Here's a virtual movie of a humorous children's poem that I hope will bring a smile to your face as it does mine "The Policeman" By Clive Sansom

Clive Sansom was born on 21 June 1910 in East Finchley, London and educated at Southgate County School, where he matriculated in 1926.[1] He worked as a clerk until 1934, and then studied speech and drama at the Regent Street Polytechnic and the London Speech Institute under Margaret Gullan. He went on to study phonetics under Daniel Jones at University College London, and joined the London Verse Speaking Choir. He lectured in speech training at Borough Road Training College, Isleworth, and the Speech Fellowship in 1937-9, and edited the Speech Fellowship Bulletin (1934-49). He was also an instructor in the Drama School of the London Academy of Music and Dramatic Art.
Sansom married the poet Ruth Large, a Tasmanian, in 1937, at the Quaker Friends Meeting House in Winchmore Hill, and subsequently joined. Sansom was a conscientious objector during the Second World War. His best known collection of poems, The Witnesses, tells the life of Jesus of Nazareth, from the perspective of those who knew him during his time on earth. It was joint winner of the Festival of Britain poetry prize in 1950 and has been performed all over the world. Sansom was also a committed conservationist and the founding patron of the Tasmanian Wilderness Society. He fought long and hard to preserve the original Lake Pedder, in Tasmania's south west. He was devastated when the then premier, Eric Reece, refused to accept millions of dollars from the Whitlam Labor government to hold a moratorium, which could have saved the lake, one of the most exquisite places on earth. The couple settled in Tasmania in 1949, where they were both supervisors with the Tasmanian Education Department, in charge of its Speech Centre.[2] Clive Sansom died following a stroke in Hobart, Tasmania in 1981. A commemorative volume appeared in 1990.[3]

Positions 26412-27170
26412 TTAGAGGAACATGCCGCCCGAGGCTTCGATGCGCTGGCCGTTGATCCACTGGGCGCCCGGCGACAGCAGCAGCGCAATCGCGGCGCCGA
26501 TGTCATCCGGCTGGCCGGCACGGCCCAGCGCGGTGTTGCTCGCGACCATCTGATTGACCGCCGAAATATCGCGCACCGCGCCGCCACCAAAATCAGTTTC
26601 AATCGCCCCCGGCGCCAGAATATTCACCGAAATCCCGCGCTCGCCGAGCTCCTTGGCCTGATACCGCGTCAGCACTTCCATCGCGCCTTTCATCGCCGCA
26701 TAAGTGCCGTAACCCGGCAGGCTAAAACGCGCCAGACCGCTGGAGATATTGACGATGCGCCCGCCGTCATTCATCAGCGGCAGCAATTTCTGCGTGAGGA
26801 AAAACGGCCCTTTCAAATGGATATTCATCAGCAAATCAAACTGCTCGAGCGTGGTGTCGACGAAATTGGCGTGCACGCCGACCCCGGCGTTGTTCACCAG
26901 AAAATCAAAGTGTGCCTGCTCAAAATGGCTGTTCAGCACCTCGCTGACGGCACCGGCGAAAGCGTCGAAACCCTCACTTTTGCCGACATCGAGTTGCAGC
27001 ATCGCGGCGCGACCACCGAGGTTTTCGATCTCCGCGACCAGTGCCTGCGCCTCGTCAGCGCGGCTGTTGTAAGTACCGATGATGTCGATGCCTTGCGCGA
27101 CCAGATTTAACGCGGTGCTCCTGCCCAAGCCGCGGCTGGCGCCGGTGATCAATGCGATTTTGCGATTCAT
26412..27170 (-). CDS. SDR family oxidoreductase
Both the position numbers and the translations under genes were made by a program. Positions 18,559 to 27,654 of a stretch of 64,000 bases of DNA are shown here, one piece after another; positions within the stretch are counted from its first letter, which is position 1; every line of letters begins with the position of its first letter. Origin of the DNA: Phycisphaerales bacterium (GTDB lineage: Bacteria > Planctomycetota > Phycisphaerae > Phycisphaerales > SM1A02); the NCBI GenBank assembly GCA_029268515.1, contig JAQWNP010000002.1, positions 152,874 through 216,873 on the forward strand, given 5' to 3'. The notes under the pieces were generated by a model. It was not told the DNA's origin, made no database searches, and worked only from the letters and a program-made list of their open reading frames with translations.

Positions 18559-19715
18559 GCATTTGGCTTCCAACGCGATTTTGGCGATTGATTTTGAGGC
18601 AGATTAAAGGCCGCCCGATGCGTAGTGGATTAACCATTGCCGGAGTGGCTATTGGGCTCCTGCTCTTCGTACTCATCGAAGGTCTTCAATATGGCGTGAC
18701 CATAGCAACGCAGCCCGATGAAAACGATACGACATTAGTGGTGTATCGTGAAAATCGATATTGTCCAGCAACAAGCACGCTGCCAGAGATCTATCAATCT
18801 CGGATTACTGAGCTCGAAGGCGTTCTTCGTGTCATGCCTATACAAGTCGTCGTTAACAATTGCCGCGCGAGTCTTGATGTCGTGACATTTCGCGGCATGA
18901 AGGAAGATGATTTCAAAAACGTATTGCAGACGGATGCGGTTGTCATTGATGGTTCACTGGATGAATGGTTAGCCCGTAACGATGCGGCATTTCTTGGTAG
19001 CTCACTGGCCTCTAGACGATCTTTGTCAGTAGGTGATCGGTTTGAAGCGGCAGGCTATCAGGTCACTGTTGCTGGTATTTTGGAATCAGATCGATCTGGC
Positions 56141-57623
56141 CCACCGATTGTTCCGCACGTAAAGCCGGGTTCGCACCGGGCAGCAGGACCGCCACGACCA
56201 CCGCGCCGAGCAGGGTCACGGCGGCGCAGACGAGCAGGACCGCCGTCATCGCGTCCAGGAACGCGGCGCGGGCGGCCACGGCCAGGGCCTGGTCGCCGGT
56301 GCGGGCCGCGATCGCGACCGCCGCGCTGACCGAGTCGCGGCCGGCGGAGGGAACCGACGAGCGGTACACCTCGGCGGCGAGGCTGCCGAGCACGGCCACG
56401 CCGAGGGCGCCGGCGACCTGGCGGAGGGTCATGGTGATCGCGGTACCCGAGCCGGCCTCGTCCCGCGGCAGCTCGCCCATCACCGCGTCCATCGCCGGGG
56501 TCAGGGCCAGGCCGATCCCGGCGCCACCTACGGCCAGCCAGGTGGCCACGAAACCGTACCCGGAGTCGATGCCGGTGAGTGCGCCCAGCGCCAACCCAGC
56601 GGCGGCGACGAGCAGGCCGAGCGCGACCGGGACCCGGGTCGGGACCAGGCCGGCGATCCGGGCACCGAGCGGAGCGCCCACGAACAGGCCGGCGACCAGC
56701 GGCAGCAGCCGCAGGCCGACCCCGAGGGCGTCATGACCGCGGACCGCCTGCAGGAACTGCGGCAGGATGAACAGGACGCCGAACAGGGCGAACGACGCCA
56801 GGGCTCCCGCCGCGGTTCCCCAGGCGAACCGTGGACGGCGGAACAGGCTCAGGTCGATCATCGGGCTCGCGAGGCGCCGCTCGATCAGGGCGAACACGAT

As a poet, Sansom was best known for his performance poetry and his verses for children. He also wrote a number of plays.[4] His Passion Play was a novel based around the Oberammergau Passion Play of 1950.

Kind Regards

Jim Clark
All rights are reserved on this video recording copyright Jim Clark 2012

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